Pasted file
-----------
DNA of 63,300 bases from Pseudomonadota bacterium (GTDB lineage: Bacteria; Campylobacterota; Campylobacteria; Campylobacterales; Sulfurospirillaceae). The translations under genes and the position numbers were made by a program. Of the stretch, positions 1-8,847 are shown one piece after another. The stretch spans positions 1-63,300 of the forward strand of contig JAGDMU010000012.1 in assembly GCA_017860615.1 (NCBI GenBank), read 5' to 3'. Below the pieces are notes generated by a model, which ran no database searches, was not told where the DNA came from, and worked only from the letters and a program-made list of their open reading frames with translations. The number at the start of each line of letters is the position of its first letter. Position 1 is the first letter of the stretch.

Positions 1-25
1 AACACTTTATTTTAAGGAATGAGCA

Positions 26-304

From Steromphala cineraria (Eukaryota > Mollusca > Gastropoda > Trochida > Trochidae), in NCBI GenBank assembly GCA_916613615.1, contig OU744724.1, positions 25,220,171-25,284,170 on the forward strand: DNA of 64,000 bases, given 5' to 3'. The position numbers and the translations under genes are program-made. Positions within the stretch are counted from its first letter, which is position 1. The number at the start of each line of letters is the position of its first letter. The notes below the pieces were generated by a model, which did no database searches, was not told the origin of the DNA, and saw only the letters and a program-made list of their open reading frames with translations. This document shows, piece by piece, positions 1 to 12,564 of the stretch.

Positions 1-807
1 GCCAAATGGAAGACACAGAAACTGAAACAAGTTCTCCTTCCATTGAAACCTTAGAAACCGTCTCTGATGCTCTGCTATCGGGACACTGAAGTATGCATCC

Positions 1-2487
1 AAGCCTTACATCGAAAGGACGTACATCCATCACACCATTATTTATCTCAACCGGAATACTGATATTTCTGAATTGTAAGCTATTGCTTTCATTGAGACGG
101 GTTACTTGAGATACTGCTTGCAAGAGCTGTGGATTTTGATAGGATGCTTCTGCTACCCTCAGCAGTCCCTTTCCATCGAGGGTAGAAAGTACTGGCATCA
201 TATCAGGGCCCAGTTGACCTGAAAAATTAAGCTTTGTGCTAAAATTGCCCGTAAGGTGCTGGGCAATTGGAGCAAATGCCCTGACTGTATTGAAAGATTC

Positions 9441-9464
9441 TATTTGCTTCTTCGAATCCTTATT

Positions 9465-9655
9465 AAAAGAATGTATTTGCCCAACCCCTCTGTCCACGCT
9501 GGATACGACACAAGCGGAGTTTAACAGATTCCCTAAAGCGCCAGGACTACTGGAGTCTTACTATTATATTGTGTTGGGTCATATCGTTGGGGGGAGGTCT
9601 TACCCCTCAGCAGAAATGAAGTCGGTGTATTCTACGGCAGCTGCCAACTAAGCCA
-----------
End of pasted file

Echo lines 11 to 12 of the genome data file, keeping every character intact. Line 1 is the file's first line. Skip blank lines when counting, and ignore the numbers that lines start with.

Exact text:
201 TATCAGGGCCCAGTTGACCTGAAAAATTAAGCTTTGTGCTAAAATTGCCCGTAAGGTGCTGGGCAATTGGAGCAAATGCCCTGACTGTATTGAAAGATTC

Positions 9441-9464